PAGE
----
Did the Assignment Do What You Wanted? Examining the Correlations between Learning Processes and Class Assessments

Article excerpt

We examined the correlations between students' scores on the Inventory of Learning Processes (Schmeck, Ribich, & Ramanaiah, 1977) and on the different assessments in a cognitive psychology course (and the total points). We determined that many of the assessments evaluated the type of learning the instructor wanted the students to engage in during the course (i.e., deep and elaborative processing of the material). Knowing the extent to which instructors thoughtfully develop assignments, we suggest that following this model (i.e., correlating student learning processes with course assignments to evaluate these assessments' effectiveness in measuring the types of pre-determined learning) provides instructors with important objective data on what occurs in their classes.


Since students' learning processes have been shown to positively relate to academic achievement (such as GPA, course grades, and entrance exams) and to differentiate between students' final course grades (Albaili, 1993, 1994; Bartling, 1988; Boyle, Duffy, & Dunleavy, 2003; Gadzella, 1995; Gadzella & Baloglu, 2003; Gadzella, Ginther, & Bryant, 1997; Gadzella, Ginther, &Williamson, 1986, 1987; Gadzella, Stephens, & Baloglu, 2002; Kozminksy & Kaufman, 1992; Lockhart & Schmeck, 1983; Miller, Alway, & McKinley, 1987; Miller, Finley, & McKinley, 1990; Schmeck & Grove, 1979; Watkins, Hattie, & Astilla, 1983; Westman, 1993), it would seem important for faculty to verify that their course assessments evaluate the type of learning the faculty member intends. For instance, if a faculty member values having students critically evaluate the information read in a newspaper article on a medication's effectiveness in treating depression, the faculty member may assign students to read and critically assess an empirical article on this topic. The question that arises is if this assignment reflects the instructor's goal of measuring critical thinking. One method to determine if the assignment measures critical thinking is to calculate the correlation between the students' grades on the assignment and their scores on a measure of learning processes. If a positive correlation exists between the students' grades and their scores on the learning processes measure, we can assume that doing well on the assignment involves critical thinking.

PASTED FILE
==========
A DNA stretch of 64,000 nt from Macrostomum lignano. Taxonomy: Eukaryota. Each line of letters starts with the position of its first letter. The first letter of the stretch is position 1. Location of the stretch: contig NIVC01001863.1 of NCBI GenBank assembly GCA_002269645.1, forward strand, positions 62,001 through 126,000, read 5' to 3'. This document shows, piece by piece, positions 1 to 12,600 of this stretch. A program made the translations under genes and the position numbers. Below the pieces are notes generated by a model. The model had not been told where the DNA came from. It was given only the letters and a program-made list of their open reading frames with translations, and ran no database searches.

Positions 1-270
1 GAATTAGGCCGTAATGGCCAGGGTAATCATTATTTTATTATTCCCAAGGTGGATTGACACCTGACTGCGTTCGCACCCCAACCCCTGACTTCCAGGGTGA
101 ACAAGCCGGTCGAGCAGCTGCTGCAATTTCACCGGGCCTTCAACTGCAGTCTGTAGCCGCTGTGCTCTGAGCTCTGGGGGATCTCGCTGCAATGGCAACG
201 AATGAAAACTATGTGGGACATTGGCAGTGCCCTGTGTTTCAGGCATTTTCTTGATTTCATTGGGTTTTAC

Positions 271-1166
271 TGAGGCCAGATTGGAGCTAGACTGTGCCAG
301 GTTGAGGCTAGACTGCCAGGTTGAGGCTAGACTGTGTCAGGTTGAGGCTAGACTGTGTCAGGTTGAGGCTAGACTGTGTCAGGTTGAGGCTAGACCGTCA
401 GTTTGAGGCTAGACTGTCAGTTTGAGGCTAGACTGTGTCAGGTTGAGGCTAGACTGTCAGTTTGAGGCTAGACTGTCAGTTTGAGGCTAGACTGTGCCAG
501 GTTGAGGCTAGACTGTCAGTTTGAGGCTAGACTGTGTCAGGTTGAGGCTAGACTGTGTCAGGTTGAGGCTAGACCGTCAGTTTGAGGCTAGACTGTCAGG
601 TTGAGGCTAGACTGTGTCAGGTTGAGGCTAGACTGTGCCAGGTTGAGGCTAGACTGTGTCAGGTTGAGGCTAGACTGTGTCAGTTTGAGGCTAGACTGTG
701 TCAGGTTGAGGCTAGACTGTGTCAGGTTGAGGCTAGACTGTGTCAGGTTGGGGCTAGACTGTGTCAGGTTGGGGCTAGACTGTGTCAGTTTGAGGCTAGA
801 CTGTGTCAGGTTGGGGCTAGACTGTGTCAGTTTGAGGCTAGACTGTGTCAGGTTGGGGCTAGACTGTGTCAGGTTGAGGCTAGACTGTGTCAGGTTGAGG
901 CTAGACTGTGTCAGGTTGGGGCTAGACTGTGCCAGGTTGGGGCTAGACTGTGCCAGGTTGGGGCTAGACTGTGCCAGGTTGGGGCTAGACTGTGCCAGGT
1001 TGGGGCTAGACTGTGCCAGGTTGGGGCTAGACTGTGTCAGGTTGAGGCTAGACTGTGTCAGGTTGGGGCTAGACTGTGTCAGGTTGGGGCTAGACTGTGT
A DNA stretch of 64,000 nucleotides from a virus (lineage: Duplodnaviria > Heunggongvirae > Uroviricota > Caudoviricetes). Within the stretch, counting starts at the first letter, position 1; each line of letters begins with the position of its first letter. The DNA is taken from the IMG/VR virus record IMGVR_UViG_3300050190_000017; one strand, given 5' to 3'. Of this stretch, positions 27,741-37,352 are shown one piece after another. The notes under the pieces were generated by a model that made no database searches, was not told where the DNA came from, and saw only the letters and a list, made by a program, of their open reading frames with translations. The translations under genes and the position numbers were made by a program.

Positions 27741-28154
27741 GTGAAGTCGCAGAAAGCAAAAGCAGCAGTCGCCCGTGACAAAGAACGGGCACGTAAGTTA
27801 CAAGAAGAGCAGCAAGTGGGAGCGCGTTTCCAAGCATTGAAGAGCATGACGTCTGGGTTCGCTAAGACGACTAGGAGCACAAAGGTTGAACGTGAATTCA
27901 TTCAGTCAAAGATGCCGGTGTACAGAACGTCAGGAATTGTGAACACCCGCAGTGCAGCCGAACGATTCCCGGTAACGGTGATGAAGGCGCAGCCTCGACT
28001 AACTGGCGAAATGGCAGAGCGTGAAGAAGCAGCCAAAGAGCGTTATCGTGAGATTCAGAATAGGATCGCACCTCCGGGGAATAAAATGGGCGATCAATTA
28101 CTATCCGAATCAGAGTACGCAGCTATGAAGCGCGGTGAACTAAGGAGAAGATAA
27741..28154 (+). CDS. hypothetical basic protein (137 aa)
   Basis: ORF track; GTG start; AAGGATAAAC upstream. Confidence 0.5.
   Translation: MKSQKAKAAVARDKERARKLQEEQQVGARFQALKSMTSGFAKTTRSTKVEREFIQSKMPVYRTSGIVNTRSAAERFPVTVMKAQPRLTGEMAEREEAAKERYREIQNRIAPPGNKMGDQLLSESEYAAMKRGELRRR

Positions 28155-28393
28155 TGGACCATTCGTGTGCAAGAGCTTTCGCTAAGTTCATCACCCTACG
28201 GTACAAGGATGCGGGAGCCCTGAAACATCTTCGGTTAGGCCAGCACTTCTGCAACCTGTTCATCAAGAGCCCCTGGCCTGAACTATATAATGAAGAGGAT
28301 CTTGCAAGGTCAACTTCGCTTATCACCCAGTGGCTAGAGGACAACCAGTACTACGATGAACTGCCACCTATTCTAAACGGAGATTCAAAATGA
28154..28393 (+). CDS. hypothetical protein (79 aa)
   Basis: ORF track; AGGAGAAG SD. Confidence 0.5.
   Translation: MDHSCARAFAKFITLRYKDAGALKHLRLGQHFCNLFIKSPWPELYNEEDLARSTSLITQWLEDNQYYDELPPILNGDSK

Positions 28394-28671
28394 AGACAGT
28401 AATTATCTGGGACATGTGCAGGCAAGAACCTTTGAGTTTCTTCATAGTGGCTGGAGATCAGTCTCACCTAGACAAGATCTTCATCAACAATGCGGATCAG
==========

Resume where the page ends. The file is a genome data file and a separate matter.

To date, scant literature exists demonstrating such a process. Lockhart and Schmeck (1983) describe such a process for a research methods course. In their research study, the instructor had students complete the Inventory of Learning Processes (ILP; Schmeck, Ribich, & Ramanaiah, 1977), a learning styles inventory, at the beginning of the semester. At the end of the semester, Lockhart and Schmeck examined the regression coefficients for the subscales of the ILP, the three tests the students took, a research paper they completed in the course, and a computer task. Lockhart and Schmeck found that most, but not all, of the predicted pathways occurred. Gadzella et al. (2002) conducted a similar study in which they examined the relationships between the subscales of the ILP and objective-type tests in an educational psychology course. They found that the Deep Processing subscale correlated with most of the tests, Fact Retention with all of the tests, and Elaborative Processing with only the first test. Gadzella et al. focused more on determining the relationships between the ILP subscales and the tests in the course to inform students about how the type of test being taken should influence their study methods, rather than on a process to inform faculty members on whether the assessments used measured the type of learning they wanted.

The current study replicates Lockhart and Schmeck's (1983) process of actively examining the correlations between the learning processes of students in the course and the assessments used in the course. However, the current study involves investigating these relationships in a cognitive psychology course. …


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